Talking Points: January/February 2018
by Rethinking Poverty
New Guardian series on alternative economics
‘It’s time to take on the zombies’ is the title of the first article in Aditya Chakrabortty’s new fortnightly series called ‘The Alternatives’ and focused on ‘how to make the economy work for everyone’. In this first article he bemoans the present state of our society, ‘stalked by zombie ideas, zombie politicians, zombie institutions – stripped of credibility and authority, yet somehow still presiding over our lives’ and promises to investigate ‘real-world examples of people doing things differently’.
Letters published in response to this article point out that there is more already going on in this are than Chakrabortty suggests.
The second article in the series visits Preston, a town that had hit rock bottom but turned its fortunes around when local councillor Matthew Brown teamed up with Neil McInroy of the Centre for Local Economic Strategies (CLES) to persuade six of the public bodies on their doorstep to commit to spending locally wherever possible.
Subsequent articles take us to Granby, a derelict area of Liverpool, where a group of residents took back and rebuilt their shattered streets, and the German town of Wolfhagen where residents took control of the local electrity grid and sparked a community revolution.
Talking About Poverty: new research from JRF
‘This is a summary of a two-year investigation by the FrameWorks Institute, exploring public attitudes towards poverty in the UK. It recommends a set of tested strategies to build a deeper understanding of how poverty happens and the changes needed to address it.’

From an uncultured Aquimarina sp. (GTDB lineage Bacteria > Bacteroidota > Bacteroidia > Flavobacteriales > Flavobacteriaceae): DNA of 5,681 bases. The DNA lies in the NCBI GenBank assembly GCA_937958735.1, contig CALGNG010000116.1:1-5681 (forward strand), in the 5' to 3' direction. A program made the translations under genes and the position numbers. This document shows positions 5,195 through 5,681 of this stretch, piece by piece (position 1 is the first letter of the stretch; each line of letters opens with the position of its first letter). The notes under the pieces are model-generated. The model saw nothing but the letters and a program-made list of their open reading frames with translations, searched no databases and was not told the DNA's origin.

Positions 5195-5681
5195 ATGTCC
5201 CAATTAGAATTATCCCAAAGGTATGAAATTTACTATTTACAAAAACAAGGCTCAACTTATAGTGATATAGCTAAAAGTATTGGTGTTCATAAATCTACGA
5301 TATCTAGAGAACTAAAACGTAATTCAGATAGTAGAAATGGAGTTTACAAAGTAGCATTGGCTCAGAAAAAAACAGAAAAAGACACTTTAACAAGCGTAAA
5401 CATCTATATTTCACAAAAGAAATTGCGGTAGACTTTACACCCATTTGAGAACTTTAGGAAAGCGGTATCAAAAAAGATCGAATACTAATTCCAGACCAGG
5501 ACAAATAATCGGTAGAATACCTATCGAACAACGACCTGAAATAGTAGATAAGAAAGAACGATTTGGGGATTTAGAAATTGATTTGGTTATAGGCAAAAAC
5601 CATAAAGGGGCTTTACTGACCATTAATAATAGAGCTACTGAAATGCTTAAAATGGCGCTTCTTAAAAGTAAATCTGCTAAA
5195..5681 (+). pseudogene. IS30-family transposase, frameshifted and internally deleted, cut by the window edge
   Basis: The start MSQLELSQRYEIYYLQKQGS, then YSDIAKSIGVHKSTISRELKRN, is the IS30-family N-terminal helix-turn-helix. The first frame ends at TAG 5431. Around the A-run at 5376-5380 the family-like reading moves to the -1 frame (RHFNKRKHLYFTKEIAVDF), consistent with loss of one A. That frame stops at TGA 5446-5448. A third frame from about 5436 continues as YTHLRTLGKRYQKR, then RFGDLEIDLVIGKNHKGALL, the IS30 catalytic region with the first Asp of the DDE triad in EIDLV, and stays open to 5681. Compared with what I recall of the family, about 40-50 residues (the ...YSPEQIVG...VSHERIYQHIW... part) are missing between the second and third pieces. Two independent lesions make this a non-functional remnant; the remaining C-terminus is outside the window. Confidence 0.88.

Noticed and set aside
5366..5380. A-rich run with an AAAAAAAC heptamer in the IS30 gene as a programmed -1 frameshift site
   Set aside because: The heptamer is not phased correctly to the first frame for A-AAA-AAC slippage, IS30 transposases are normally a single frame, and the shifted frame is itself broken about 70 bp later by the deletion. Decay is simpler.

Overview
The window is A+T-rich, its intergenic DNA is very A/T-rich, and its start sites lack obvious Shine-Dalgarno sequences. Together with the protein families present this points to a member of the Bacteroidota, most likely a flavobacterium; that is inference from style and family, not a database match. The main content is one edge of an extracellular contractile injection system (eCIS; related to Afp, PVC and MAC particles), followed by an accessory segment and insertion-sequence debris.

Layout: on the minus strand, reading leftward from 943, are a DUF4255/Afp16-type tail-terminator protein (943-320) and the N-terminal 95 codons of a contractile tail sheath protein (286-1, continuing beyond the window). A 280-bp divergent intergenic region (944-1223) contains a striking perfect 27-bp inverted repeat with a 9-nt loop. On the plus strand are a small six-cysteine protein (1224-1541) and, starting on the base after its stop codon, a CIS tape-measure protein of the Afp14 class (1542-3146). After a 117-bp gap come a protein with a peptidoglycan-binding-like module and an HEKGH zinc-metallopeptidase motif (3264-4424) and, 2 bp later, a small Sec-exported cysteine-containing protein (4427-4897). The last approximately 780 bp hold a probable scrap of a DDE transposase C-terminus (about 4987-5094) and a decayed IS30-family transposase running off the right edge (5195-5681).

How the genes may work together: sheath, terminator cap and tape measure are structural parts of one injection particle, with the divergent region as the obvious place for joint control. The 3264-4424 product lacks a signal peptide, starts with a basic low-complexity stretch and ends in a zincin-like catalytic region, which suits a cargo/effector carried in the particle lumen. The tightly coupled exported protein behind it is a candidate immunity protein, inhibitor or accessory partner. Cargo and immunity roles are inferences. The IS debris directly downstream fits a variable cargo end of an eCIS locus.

A world without work?
Rethinking Poverty has been criticized for seeming to promote the idea of a post-work world when what people really need these days is jobs – an idea that is explored in a Guardian article called ‘Post-work: the radical idea of a world without work’. Work has ruled our lives for centuries, and it does so today more than ever. But a new generation of thinkers insists there is an alternative, argues Andy Beckett.
Who’s in favour of a universal basic income?
Well, Polly Toynbee isn’t: ‘The age-old dilemma is how to persuade voters to pay up for redistribution. Not by arousing moral outrage at a very expensive something-for-nothing for all. Basic income idealism distracts from finding better answers.’
This discussion forms part of an article by Toynbee called ‘A cradle-to-grave welfare system is best, but who would want it today?’ published 75 years on from publication of the Beveridge report, which provided the blueprint for the postwar welfare state.
‘Talking Points’ is collated by Caroline Hartnell, who convenes the Rethinking Poverty blog.